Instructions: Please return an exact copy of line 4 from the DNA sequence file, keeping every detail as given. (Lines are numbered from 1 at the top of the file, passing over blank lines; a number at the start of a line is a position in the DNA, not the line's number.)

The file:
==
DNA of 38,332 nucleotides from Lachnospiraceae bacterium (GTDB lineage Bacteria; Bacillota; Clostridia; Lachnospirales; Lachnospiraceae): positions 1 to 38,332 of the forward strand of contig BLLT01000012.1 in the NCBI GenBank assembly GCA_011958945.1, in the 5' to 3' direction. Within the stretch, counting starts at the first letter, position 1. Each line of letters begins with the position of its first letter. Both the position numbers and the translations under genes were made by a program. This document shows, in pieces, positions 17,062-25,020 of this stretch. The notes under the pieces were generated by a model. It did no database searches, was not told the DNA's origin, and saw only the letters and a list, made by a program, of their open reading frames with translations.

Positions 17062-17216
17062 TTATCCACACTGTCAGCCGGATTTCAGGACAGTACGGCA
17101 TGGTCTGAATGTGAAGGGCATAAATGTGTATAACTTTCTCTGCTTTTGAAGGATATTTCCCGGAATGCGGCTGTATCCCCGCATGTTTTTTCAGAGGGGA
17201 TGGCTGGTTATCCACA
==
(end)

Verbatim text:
17101 TGGTCTGAATGTGAAGGGCATAAATGTGTATAACTTTCTCTGCTTTTGAAGGATATTTCCCGGAATGCGGCTGTATCCCCGCATGTTTTTTCAGAGGGGA